Protecting the tiger is symbolic of protecting our ecosystem and the protection has to permeate to each link of the web of life.  We, the people of India, cannot abdicate the responsibility of protecting the web of life by criticizing the Government,the guidelines, the tour operators and what have you.

Protecting the tiger has to happen from theground level up and the forest guide and the forest guard who remain the faceof the Government machinery as far as most tourists are concerned need to beempowered and trained as vital links of the protection chain rather than asemployees at the bottom of the pyramid.

The voice of the guard/officer who walk the forest floor daily should determine policy, customized for each tiger reserve.   In our scramble for jargon which can be upheld legally, the major stake holder ‘tiger’ often takes on a virtual if not mythical colour.   If that is allowed to happen then realities are clouded and policies tend to remain on paper.

The NCTA, Ministry of Environment and Forests has published “Guidelines for Ecotourism in and around Protected Areas”which can be read at the link

http://projecttiger.nic.in/whtsnew/Final_&_Revised_Ecotourism_Guidelines__21_5_2012_.pdf





Gardening for wildlife

Bees, honeybees and wildbees


 -Dr..Susan Sharma


There are alarm bells ringing in different parts of the world about the disappearance of wild bees.  In India we still have them, and it is important to realize their contribution to our food security.  For many urbanites honey bees are associated with the painful sting and hence, are insects to keep away and be kept away as far as possible.  That they should be kept away from gardens and parks is an attitude we must change.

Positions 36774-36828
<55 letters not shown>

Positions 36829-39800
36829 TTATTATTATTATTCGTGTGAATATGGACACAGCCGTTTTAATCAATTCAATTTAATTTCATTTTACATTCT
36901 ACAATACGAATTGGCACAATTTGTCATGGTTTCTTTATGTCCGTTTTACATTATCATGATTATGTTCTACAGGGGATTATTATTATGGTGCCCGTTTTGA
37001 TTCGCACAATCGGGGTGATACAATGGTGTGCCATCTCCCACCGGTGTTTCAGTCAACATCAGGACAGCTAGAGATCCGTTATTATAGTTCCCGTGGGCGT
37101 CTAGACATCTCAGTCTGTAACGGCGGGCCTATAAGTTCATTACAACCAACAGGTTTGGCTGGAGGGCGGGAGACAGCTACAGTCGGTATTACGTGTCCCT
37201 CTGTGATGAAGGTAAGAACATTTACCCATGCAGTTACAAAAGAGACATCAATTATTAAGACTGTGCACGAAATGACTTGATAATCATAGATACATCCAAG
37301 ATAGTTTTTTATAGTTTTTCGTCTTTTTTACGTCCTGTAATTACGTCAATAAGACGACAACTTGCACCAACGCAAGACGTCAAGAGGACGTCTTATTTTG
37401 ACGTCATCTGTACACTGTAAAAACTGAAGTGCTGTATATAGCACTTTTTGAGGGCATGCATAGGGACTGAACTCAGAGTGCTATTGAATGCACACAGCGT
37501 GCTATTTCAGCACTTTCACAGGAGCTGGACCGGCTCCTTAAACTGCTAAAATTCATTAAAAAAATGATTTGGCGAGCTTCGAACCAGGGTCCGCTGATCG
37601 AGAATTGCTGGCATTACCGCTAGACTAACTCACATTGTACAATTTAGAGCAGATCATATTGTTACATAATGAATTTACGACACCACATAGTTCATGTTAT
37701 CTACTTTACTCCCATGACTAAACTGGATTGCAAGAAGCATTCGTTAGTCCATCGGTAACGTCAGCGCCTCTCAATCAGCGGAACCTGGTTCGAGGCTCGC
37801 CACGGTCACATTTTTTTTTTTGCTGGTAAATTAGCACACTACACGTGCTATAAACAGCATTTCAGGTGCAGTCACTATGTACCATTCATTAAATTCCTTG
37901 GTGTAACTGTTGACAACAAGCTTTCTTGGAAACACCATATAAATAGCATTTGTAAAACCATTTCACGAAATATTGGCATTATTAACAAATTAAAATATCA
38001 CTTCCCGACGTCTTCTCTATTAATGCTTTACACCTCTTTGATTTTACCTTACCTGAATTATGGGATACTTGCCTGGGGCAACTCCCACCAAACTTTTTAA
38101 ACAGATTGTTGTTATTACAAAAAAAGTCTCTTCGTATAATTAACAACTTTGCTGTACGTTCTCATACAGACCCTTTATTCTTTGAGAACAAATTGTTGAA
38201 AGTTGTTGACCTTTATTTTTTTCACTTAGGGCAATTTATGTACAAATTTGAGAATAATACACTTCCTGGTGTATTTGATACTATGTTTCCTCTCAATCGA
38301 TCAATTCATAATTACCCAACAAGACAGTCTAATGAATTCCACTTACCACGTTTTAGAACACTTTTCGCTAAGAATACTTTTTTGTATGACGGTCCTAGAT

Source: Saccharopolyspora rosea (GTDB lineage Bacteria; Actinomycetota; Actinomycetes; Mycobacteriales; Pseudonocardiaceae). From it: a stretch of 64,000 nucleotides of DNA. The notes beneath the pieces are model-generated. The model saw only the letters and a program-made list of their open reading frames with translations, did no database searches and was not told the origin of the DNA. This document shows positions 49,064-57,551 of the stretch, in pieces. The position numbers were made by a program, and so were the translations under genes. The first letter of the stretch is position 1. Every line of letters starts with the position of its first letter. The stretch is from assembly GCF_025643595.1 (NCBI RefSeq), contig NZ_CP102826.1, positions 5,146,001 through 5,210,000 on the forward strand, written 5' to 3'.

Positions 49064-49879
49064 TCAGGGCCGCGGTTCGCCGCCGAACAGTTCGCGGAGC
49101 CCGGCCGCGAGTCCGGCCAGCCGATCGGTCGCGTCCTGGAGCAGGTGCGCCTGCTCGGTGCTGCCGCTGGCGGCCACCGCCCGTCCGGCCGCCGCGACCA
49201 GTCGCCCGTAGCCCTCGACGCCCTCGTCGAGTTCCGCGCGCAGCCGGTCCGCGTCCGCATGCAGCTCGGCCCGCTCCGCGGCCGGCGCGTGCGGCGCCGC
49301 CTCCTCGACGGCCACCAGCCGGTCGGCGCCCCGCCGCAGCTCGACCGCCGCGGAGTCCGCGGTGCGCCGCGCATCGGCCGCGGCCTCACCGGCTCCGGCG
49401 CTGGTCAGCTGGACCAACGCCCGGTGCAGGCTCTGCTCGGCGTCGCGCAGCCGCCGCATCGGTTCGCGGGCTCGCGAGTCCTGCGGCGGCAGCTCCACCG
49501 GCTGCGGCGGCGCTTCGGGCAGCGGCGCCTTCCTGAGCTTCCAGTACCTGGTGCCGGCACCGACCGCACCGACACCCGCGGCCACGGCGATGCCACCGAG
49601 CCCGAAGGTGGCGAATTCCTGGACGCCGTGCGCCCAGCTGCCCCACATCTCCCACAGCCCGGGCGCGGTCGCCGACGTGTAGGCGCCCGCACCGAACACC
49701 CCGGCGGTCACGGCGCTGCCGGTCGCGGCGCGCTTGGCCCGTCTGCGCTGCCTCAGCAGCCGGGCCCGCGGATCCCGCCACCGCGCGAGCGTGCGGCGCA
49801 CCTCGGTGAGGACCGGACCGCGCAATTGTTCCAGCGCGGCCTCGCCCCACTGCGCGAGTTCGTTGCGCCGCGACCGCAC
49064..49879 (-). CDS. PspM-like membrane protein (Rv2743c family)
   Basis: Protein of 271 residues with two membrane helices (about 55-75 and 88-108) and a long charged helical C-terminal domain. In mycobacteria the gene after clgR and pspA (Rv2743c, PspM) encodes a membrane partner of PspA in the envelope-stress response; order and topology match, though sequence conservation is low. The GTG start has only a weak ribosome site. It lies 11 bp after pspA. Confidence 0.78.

Here is an extract from an informative blog on the importance of bees

http://wtcampaigns.wordpress.com/2012/09/17/why-bees-need-trees/.
Quote:
Bees as Pollinators
 
The unique relationship between pollinators and flowering plants has been evolving for over 100 million years and there are currently estimated to be around 200,000 different species of animal worldwide acting as pollinators. These include beetles, bats, flies, wasps, birds, butterflies, moths and some mammals; but it is without doubt the humble bee that does the lion’s share of the work. 


From a ‘human-centric’ point of view, bees are responsible for pollinating around a third of the food we eat (this includes meat from animals that graze on bee-pollinated clover and alfalfa) – as well as many of the crops we grow for drinks, medicines and textiles. However, bees are important for more reasons than the fact that they pollinate food for human consumption…
Bees also pollinate over 80% of the world’s wild flowers and, interestingly, whilst great attention is always given to the bee’s role as our main crop pollinator, we would do well to note that they play an equally important role as ‘keystone species’ in the planet’s eco-systems. 
Here’s a very interesting list of ‘who pollinates what’ – List of plants pollinated by bees
-Unquote

The above beehive was formed on the Glory Bower Creeper.  Beehives can be found on Anaar trees, Silk Cotton trees etc. too.
Bees can be an integral part of any garden or Park.  They do not attack unless their beehive is disturbed.   

The above photo is the beehive when it has outlived its utility.
Observing how and when bees collect honey from flowers in the garden is revealing.    Bees seem to keep time based on the rays of sunbeam falling on the beehive and on the flowers  from where they collect honey and in the process help pollinate.  

Bees love the yellow flowers of the methi plant

The Madhu Malti flowers are a treat for the honey bees too.